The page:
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Comparison of Central Revocation Actions before the Unified Patent Court & Oppositions before the EPO – and why you may wish to use both


Once the Unitary Patent (UP) System and Unified Patent Court (UPC) come into legal effect (and even before), there will be many decisions for Proprietors of European Patents and Patent Applications to take. These include whether to file early requests for a Unitary Patent, and whether to participate in the Unitary Patent system at all or to opt out.

A further area in which the UP System and the UPC will require more decisions, but will also introduce more choice, is seeking (central) revocation of a European patent. Presently, seeking revocation of a European patent which applies for more than one country is possible only through proceedings at the EPO. Oppositions may only be brought within nine months of grant of a European patent. Otherwise, costly national revocation proceedings must be brought in each individual country, and any decision applies only for that country.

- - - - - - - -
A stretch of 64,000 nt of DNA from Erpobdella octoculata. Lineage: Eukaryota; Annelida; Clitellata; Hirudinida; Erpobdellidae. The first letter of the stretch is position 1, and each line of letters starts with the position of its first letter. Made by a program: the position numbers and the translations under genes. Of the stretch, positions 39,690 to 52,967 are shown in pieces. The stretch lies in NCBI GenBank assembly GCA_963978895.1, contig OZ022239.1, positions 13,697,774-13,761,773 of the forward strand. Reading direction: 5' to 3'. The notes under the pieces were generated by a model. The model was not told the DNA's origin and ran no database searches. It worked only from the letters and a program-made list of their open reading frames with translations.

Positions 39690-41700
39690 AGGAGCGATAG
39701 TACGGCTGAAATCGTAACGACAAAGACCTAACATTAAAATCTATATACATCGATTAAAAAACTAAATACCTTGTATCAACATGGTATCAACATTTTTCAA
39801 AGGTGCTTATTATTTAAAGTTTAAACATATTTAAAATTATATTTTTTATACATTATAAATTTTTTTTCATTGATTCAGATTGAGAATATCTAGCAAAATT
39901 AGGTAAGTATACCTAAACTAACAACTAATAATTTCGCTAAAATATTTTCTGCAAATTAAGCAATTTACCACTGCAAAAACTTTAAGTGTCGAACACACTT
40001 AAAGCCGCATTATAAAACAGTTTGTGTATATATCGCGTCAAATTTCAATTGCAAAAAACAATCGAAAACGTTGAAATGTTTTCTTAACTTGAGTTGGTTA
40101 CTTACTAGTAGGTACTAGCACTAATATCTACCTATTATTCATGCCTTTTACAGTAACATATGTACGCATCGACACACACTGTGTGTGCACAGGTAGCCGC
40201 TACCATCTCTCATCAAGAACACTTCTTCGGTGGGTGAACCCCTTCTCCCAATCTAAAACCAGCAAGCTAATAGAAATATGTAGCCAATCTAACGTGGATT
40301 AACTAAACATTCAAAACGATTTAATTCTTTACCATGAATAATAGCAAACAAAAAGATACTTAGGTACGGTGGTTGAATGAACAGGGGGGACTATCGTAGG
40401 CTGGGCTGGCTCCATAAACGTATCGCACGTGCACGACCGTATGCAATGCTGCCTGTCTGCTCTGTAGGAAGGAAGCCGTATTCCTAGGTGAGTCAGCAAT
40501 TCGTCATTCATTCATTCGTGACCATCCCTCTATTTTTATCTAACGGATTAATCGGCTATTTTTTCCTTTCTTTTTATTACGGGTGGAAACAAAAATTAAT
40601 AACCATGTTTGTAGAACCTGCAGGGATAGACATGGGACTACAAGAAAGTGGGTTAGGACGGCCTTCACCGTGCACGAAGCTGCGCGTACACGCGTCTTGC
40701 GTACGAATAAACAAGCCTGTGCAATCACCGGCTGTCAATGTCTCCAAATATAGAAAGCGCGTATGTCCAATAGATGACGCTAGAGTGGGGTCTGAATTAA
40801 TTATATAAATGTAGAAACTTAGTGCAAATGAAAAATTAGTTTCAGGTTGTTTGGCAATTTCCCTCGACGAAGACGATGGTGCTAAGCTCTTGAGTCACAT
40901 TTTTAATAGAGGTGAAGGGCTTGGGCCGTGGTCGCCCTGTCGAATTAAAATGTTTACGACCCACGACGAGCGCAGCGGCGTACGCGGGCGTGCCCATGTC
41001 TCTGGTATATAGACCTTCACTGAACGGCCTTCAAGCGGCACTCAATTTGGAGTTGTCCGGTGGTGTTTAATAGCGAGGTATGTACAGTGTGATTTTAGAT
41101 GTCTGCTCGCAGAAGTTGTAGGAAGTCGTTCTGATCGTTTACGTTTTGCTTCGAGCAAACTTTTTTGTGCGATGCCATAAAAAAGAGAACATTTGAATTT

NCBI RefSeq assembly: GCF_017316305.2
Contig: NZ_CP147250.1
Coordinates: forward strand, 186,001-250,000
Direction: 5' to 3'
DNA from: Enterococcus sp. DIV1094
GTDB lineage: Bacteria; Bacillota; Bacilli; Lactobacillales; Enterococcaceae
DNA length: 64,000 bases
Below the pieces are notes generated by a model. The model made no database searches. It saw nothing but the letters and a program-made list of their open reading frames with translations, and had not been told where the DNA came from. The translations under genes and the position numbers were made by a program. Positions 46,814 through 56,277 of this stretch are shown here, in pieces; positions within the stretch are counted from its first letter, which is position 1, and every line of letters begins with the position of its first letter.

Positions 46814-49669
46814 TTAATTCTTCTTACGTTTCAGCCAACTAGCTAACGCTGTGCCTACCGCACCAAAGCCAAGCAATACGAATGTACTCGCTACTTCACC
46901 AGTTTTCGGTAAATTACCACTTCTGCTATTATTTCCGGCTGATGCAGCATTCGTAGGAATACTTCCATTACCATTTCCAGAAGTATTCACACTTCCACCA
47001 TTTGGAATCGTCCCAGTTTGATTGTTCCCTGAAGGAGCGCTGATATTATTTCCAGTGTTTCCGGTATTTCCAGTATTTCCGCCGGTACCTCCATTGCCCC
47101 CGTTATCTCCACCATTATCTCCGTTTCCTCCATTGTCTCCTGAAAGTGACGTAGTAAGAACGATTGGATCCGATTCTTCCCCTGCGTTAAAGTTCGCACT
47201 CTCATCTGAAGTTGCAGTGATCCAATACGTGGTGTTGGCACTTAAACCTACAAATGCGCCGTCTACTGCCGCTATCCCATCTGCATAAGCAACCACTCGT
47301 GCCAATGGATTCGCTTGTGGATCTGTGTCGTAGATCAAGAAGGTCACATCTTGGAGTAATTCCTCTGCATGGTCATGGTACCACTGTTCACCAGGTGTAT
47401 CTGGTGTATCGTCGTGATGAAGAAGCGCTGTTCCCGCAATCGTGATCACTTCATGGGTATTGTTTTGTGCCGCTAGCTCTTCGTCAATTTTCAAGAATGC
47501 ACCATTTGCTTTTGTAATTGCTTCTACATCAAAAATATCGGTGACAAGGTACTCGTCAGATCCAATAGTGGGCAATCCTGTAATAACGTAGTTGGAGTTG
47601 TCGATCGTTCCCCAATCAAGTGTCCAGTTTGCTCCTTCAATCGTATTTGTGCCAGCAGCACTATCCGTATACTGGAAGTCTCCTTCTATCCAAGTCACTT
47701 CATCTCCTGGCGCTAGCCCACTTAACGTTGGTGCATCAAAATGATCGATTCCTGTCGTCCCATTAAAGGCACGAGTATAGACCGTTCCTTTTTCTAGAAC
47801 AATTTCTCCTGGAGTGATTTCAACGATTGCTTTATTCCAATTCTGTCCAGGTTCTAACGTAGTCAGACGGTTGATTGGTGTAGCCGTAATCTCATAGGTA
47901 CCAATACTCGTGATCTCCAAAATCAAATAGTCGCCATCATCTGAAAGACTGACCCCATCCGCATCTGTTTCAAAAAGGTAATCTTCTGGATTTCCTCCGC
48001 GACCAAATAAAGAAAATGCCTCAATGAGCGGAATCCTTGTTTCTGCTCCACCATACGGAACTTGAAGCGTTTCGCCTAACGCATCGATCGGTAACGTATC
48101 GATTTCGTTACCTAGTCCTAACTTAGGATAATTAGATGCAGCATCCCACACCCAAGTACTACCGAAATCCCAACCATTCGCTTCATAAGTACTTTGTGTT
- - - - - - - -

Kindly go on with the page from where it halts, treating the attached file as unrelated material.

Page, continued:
Perhaps because of the strict time limit for opposition, only about 3% of granted European patents are opposed – but in opposition proceedings, of the European patents opposed, roughly 30% are maintained as granted, 30% are revoked, and 40% are maintained in amended form, according to 2020 EPO data.

Following introduction of the UPC, central revocation actions may be initiated before the UPC for European patents which are granted as Unitary Patents. Decisions in such central revocation proceedings will apply to the UP as a whole.  In addition, central revocation of European patents, whether granted before or after the UP system and UPC come into effect, may be requested before the UPC. Any decision of the UPC to revoke a non-unitary European patent will apply in all UPC participating countries, even if the European patent was granted before the UPC has come into effect – as such, you should carefully consider opting out your European patents and patent applications if you do not want them to be vulnerable to central revocation.

In contrast to oppositions, central revocation actions may be brought at any point during the lifetime of a European patent.

So which should I choose, opposition or central revocation?

The good news is that you do not have to choose– opposition proceedings and central revocation actions may be brought against the same European patent.